Your Colleagues

Genco posthumously named fellow of National Academy of Inventors


Published December 18, 2019

“He will be remembered for his towering intellect, for innovative research that transformed the scientific basis of dental practice, and building the connection between oral health and overall health. ”
Joseph Zambon, dean
School of Dental Medicine
headshot of Robert Genco.

Robert J. Genco

Robert J. Genco, SUNY Distinguished Professor of Oral Biology, Periodontics and Microbiology, has been posthumously named a fellow of the National Academy of Inventors (NAI).

The NAI fellows program recognizes academic inventors who have demonstrated a spirit of innovation in creating or facilitating outstanding inventions that have made a tangible impact on quality of life, economic development and the welfare of society.

Genco is among 168 academic inventors in the 2019 class to be awarded the distinction. To date, NAI fellows hold more than 41,500 issued U.S. patents, which have generated more than 11,000 licensed technologies and companies, created more than 36 million jobs and generated more than $1.6 trillion in revenue.

Genco, who died unexpectedly on March 6, was a world-renowned researcher in oral science and a tireless advocate for interdisciplinary research and entrepreneurship.

“Dr. Genco was a legendary figure in dental research known throughout the world,” said Joseph J. Zambon, dean of the School of Dental Medicine. “He will be remembered for his towering intellect, for innovative research that transformed the scientific basis of dental practice, and building the connection between oral health and overall health. Most of all, for his exceptional humanity, which he generously shared with his many students and colleagues.”

Lauded by the Journal of Dental Research as the “father of oral science,” Genco was arguably the world’s leading periodontal researcher and a pioneer in advancing the study of how oral health impacts overall health.

An active researcher and thought leader at UB, Genco’s studies largely focused on understanding oral diseases. His lab was responsible for numerous scientific findings, including the identification of bacteria responsible for gum disease and the establishment of smoking, osteoporosis and stress as risk factors for periodontal infections. He also served as director of the UB Microbiome Center.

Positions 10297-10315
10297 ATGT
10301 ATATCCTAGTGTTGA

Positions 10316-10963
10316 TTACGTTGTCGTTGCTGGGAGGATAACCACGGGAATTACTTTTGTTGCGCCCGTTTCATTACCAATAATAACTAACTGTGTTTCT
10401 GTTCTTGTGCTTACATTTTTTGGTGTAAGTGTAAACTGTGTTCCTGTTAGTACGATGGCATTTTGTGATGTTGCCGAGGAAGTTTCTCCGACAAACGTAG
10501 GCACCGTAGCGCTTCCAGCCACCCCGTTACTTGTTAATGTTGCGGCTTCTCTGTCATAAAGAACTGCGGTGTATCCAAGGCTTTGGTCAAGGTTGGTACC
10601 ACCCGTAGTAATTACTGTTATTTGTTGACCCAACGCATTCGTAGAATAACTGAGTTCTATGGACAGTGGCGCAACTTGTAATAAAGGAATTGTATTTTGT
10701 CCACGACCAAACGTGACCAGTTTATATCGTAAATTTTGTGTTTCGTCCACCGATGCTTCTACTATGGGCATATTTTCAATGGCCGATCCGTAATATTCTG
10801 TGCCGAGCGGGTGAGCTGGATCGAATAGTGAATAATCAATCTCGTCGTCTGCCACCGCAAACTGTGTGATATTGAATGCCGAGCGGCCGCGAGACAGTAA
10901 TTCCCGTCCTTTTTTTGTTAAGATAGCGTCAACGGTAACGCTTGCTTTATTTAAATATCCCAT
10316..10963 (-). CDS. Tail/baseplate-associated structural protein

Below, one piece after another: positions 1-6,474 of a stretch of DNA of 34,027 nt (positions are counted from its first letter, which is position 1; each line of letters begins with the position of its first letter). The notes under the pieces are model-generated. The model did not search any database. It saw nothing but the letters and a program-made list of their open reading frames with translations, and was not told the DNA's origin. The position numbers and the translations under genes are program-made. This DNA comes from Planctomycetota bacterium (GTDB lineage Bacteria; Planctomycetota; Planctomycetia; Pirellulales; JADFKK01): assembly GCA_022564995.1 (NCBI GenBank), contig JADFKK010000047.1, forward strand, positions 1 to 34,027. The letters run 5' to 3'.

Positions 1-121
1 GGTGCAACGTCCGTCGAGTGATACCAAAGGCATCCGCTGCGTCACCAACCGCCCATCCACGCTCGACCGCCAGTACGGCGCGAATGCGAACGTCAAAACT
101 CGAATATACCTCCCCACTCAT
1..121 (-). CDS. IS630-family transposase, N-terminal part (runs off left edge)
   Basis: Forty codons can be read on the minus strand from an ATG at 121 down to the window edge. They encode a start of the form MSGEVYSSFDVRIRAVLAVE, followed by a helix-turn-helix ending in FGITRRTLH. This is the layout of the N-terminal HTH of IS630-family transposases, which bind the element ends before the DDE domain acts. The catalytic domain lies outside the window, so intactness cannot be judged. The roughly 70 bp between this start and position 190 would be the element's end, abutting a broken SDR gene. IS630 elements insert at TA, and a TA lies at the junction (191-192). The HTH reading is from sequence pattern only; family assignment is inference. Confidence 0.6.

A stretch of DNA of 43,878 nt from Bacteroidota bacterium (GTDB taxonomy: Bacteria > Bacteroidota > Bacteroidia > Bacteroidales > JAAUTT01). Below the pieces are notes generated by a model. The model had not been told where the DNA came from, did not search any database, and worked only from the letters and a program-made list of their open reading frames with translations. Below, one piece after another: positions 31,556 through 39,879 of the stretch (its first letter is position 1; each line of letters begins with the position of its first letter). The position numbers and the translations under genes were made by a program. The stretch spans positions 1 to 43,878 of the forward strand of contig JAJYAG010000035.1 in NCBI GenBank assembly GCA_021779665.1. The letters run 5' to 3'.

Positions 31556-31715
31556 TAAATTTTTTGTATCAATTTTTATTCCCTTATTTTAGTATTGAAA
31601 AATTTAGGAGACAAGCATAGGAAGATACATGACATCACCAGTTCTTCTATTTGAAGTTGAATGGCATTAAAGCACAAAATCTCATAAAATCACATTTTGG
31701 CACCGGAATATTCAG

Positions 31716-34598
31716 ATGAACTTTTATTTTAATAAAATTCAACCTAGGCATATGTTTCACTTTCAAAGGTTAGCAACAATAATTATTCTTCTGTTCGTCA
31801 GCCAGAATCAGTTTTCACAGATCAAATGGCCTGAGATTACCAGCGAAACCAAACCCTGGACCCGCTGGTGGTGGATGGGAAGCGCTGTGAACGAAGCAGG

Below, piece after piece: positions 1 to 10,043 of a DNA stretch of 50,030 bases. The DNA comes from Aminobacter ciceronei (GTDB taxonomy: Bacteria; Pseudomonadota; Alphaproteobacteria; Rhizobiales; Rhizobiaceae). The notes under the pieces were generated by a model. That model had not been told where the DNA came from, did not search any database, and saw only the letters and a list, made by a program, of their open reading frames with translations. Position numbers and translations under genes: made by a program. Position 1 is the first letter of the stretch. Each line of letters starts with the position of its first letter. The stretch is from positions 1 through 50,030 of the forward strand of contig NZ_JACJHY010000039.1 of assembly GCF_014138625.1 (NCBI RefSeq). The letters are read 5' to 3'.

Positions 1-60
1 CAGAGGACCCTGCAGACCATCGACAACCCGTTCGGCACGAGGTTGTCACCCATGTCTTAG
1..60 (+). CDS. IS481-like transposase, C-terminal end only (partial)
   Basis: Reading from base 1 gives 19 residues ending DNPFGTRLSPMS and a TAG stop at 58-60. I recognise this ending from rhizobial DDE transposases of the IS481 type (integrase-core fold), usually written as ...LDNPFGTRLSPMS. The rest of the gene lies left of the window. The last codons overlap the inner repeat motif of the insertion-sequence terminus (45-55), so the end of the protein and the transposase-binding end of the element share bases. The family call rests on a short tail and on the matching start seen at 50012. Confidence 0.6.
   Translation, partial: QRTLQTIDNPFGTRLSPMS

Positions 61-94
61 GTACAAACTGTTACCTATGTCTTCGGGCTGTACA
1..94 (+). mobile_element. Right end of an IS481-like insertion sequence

He and his colleagues were among the first to report a connection between gum disease and heart disease, stroke and several cancers, and led studies that linked periodontitis to diabetes and obesity — all of which were discoveries that have influenced decades of oral health care research and products.

While research was Genco’s first passion, guiding UB innovations toward commercialization was a close second. He continuously advocated for advancing fundamental findings toward market-ready products for the public.

Genco served as vice provost of the UB Office of Science, Technology Transfer and Economic Outreach (STOR) from 2002-16, where he successfully commercialized both his own discoveries and those of other UB faculty and students.

Under Genco’s leadership, STOR helped launch more than 80 businesses in Western New York and processed more than 1,300 new technology disclosures, of which nearly 200 resulted in licenses for companies.

His research on gum disease led to the commercialization of 10 oral health care products, ranging from toothpastes to soy calcium tablets that help ward off osteoporosis. The formation of the popular GUM brand of oral health products in 1989 was largely influenced by a partnership between Genco and the Sunstar Group.

Genco, a native of Silver Creek, New York, joined UB as a faculty member in 1968. During his 51 years at the university, he published more than 400 scientific articles, published or edited nearly 30 books and book chapters, served in editorial positions for nearly a dozen scientific journals, held nearly a dozen patents, and received numerous multimillion-dollar grants as the principal investigator on research projects.

He received numerous awards throughout his career, including the American Dental Association (ADA) Gold Medal for Excellence in Research, the ADA Award for Clinical Research, the SUNY Research Foundation Lifetime Achievement Award and the International Association for Dental Research (IADR) Distinguished Scientist Award.

Genco received a doctorate in microbiology and immunology from the University of Pennsylvania, a doctorate in dental surgery from UB, and a bachelor’s degree in biology from Canisius College.


This is a well-deserved and great honor for a man with immeasurable scientific acumen and warmth of heart and spirit. Dean Zambon hit the mark. Rest peacefully, Bob.

Mike LaMonte